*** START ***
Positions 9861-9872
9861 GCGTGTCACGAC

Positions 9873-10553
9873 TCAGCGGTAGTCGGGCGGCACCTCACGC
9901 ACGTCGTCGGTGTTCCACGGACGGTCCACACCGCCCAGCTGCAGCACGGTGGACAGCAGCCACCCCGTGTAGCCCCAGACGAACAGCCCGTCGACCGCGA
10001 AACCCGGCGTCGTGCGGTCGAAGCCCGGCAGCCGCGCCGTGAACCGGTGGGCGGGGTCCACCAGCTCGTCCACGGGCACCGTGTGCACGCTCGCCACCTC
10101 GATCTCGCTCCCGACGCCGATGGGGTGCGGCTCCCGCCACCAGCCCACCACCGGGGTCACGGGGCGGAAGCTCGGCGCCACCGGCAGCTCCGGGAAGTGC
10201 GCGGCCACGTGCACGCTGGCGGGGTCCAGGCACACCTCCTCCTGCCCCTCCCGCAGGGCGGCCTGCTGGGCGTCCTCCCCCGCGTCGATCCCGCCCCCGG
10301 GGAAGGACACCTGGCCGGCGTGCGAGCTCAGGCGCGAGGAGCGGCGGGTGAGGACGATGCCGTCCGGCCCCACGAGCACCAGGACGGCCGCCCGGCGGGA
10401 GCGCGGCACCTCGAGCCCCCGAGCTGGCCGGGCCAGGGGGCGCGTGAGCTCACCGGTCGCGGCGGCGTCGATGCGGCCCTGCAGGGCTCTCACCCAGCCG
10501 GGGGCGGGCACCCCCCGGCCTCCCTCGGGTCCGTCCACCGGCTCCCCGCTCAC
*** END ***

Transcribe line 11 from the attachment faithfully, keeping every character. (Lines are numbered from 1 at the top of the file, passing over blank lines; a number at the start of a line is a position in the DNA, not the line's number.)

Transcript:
10501 GGGGCGGGCACCCCCCGGCCTCCCTCGGGTCCGTCCACCGGCTCCCCGCTCAC